Wednesday in Holy Week

Rejoice in the Lord always; again I will say rejoice . . . Do not worry about anything, St. Paul writes.

Yeah, right.  From the mundane (Make sure there’s a gluten free provision for communion on Good Friday!  Pay your rent tomorrow!) to the serious (Family dynamics! Student loans! The world is full of terrible violence!) to the existential (Identity!  Legacy! Moral truths!), worry seems to be a part of my make-up these days.  Worry and joy do not make the best bedfellows.

And so I am tempted to be skeptical of Paul’s words, as heartening and gorgeous as this whole passage may be: “The Lord is near. Do not worry about anything.”

Are you kidding, Paul?  Do not worry!? There is so much potential for disaster all around us.  Loved ones die, relationships shatter, cells multiply too quickly, planes crash, jobs disappear, our kids struggle, nations wage war and we are lonely, frustrated, hurt, petty, ashamed, and afraid. We are safe from none of it: the bad things happen to us, sooner or later.  Inevitable.

And Paul doesn’t deny it; he knows better than that.  He makes no promise that Jesus will keep the bad things from happening to us, or to him for that matter: Paul writes this letter, after all, from prison; his own earthly life will end in martyrdom.  He also doesn’t try to justify the bad things, or explain them away; doesn’t try to turn our trials into God’s test of our faith, doesn’t try to make it God’s punishment or placate us with “everything happens for a reason.”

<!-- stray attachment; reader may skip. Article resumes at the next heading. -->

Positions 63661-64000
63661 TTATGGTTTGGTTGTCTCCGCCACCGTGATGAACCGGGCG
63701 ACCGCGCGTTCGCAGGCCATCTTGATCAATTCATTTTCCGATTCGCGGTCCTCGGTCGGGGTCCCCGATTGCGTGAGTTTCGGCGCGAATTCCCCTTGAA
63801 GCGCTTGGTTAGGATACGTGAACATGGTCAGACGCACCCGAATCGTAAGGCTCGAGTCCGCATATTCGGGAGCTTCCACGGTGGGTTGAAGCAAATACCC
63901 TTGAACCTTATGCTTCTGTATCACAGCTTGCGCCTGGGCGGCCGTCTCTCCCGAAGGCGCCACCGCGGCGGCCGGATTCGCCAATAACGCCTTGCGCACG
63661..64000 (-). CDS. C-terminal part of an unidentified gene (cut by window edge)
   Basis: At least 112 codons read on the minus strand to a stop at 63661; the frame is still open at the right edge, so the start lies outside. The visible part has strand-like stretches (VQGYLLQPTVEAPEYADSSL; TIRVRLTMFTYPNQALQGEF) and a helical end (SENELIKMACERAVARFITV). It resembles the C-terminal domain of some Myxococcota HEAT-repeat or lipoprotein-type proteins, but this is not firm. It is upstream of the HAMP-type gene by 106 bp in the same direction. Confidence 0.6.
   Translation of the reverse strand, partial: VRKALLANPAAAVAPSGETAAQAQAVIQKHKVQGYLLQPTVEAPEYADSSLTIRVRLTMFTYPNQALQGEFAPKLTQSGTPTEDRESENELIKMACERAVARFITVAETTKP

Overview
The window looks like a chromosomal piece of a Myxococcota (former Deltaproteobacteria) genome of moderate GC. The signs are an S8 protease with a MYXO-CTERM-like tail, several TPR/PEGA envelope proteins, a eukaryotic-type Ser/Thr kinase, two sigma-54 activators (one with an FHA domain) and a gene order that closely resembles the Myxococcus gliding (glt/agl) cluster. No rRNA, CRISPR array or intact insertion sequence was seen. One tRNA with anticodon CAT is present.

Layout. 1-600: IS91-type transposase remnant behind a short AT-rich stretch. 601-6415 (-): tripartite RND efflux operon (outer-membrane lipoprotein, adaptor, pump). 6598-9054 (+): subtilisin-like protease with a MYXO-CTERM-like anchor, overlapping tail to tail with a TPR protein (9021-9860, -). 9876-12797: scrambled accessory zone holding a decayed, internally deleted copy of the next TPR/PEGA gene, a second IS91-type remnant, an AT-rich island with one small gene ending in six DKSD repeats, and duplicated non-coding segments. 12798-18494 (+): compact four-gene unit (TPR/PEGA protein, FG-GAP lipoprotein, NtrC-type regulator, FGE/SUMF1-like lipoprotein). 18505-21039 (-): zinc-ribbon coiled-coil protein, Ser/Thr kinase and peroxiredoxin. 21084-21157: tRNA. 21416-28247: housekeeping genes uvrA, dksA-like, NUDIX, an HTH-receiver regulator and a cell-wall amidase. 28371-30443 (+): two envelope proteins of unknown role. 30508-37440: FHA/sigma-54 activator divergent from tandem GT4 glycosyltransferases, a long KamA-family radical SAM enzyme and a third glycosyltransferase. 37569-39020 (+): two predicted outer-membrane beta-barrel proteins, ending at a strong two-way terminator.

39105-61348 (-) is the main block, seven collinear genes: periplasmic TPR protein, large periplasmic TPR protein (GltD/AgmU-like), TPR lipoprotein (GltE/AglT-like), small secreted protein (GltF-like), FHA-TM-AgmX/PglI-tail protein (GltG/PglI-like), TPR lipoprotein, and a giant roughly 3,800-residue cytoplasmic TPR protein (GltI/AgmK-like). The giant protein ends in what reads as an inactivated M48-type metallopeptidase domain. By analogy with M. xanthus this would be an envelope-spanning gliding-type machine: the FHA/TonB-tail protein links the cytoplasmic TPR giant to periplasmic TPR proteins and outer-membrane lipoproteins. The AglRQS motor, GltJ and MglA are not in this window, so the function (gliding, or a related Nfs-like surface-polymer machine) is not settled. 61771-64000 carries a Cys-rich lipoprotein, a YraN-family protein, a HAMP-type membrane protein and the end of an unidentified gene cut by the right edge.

Instead he tells the church at Philippi to come before the living God, to remember with whom they—with whom we—dwell: the God who does not erase the bad things, but who remains with us in their midst.  So pray, lament, complain, give thanks, cry out with joy and with demand!  We are safe not from heartache or trauma.  We are safe only in that we dwell in the one who remained with God even in the midst of the worst humanity could throw at him; we’re hearing that story this week. We are hearing the story of the one who bore the worst things and showed us that they are never last word.  When we center ourselves in that story—in the life Christ gives us, the strength with which he nourishes us—we find a peace that surpasses understanding.  Perhaps the better way to say it is, we are given a peace that doesn’t make any objective or rational kind of sense: a peace that seems counter to all our understanding.

May God’s peace—may the God of peace—be with you this week and always.

Mo. Jenna+